Small Incision Lenticule Extraction (SMILE), commonly known as keyhole LASIK, is designed to treat myopia, or nearsightedness. Another option is Implantable Collamer Lens (ICL), which is like a contact lens implanted in the patient’s eye.

Refractive Lens Exchange (RLE) removes the natural lens inside the eye and replaces it with a lens. Refractive Cataract Surgery is cataract surgery that also fixes the focus. Corneal Inlays is a technology that can also fix the focus in various ways.

Upswing in Surgeries

“Omaha has always been a leader in refractive surgery, but what was happening in 2009 when I made this change was that many of the things we were doing in the field were becoming refractive procedures,” Kugler said. “Back in 2009, LASIK was the only way we were fixing vision. It was clear that new technologies were coming, and rapidly, and I wanted to be in a position to specialize in that.”

People are choosing to have their vision corrected in higher numbers than ever before for several reasons, one being word of mouth.

“People are hearing from friends and family about how incredible the surgeries are. Another is cost savings,” Kugler said. “People are realizing that having their vision fixed is less expensive than buying glasses and contacts over the years.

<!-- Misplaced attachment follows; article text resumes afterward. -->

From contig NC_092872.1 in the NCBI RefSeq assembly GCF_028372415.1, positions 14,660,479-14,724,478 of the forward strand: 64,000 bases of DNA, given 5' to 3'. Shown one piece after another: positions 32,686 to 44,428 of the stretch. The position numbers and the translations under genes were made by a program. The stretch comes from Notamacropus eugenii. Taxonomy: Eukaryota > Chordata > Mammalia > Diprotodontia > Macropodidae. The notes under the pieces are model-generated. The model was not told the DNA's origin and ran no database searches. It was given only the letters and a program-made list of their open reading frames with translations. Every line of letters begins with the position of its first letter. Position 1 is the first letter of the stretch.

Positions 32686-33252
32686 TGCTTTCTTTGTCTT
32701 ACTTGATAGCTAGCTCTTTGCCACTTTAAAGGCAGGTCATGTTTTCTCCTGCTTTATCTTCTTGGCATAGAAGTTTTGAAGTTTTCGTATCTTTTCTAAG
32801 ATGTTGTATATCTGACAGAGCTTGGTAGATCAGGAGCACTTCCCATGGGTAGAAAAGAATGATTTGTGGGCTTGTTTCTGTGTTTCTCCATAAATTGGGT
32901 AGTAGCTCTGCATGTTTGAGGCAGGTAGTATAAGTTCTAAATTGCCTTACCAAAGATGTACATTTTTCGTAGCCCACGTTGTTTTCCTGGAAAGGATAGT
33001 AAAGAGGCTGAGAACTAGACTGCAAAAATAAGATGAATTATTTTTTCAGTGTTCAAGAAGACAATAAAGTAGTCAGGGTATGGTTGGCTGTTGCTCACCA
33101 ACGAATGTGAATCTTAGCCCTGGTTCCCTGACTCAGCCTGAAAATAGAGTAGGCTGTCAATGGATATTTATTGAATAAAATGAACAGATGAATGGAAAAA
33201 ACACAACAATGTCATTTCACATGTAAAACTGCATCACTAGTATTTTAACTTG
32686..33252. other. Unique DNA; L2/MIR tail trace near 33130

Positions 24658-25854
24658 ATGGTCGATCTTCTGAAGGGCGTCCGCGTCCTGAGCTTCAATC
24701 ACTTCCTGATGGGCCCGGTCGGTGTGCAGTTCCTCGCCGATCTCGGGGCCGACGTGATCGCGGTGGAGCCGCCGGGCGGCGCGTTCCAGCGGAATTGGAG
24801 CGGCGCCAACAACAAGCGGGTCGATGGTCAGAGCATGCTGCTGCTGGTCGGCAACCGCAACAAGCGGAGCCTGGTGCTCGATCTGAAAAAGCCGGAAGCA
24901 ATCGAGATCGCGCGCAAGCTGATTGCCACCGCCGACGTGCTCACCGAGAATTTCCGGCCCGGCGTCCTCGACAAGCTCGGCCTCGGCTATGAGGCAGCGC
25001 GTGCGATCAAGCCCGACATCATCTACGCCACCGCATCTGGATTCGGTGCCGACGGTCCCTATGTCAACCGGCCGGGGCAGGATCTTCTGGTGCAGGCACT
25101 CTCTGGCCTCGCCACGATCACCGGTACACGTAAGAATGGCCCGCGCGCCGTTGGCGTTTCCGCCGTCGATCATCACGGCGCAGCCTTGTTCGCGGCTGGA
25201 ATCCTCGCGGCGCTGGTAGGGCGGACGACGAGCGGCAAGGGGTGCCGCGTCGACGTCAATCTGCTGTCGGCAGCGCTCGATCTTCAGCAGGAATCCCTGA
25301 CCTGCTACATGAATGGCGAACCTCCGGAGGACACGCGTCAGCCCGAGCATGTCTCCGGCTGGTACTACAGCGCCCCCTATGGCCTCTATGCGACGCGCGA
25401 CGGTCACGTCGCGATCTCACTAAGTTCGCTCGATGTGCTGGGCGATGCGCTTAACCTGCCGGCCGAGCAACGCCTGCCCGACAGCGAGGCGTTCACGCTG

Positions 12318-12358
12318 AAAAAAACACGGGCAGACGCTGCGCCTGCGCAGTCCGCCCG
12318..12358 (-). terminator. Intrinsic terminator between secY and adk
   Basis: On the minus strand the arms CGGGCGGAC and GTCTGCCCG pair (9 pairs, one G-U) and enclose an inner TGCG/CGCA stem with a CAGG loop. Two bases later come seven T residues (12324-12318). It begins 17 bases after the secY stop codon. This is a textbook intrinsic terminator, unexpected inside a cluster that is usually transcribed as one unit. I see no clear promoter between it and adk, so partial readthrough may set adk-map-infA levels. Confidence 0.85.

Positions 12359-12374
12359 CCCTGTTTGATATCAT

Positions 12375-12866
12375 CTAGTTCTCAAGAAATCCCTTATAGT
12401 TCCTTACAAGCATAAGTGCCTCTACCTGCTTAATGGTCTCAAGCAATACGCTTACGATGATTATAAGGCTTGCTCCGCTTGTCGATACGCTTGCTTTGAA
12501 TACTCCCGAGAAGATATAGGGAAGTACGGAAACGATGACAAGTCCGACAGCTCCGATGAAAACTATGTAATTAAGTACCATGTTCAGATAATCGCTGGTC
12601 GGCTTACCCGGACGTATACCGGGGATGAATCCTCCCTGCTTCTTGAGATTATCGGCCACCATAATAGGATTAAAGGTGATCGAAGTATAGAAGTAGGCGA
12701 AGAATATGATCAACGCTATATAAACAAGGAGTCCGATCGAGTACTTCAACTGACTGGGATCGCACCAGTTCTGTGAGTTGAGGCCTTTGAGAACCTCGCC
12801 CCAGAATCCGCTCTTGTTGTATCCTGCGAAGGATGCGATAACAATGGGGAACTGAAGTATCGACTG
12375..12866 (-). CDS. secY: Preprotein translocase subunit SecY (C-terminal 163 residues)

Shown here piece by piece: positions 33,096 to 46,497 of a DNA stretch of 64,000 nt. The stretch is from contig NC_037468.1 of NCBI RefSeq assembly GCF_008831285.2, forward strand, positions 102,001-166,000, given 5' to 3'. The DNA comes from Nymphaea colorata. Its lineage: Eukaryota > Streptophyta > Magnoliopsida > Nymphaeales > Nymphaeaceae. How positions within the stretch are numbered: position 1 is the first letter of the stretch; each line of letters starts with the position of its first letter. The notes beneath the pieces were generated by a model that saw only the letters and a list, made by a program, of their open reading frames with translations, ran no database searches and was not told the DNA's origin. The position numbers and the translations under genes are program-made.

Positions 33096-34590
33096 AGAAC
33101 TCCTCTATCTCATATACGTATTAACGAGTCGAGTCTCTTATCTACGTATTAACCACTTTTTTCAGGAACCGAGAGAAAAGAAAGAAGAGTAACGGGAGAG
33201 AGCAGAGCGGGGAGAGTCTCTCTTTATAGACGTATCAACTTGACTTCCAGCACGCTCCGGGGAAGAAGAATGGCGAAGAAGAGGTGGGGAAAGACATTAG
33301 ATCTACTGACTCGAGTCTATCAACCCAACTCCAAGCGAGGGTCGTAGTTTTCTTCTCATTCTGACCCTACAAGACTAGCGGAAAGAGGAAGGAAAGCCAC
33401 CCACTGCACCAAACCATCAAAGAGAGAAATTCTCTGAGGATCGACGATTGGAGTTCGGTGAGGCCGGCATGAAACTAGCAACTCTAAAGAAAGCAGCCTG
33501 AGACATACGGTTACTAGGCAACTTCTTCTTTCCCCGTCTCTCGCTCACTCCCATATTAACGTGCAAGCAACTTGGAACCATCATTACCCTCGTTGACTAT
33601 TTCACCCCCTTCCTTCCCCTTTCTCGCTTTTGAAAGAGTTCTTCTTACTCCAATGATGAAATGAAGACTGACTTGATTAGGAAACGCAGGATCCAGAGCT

“COVID has accelerated [the trend] because they have to wear masks in situations where eyewear is a barrier to them, so they’re looking for alternatives. Those things combined have led to a huge upswing in vision correction surgery over the past few years.”

Early in the pandemic, when many hospitals and outpatient surgical centers closed down or limited access, Kugler Vision established procedure centers in its office to better control the environment. The biggest change was moving a large percentage of patient interactions to telemedicine encounters.

“We wouldn’t necessarily have to continue that way now, but we have because patients love it. It’s also more efficient for us,” Kugler said. “We’re able to see more people in a shorter amount of time, and we’re delivering better quality because of the way we’re able to go over their test results with them.”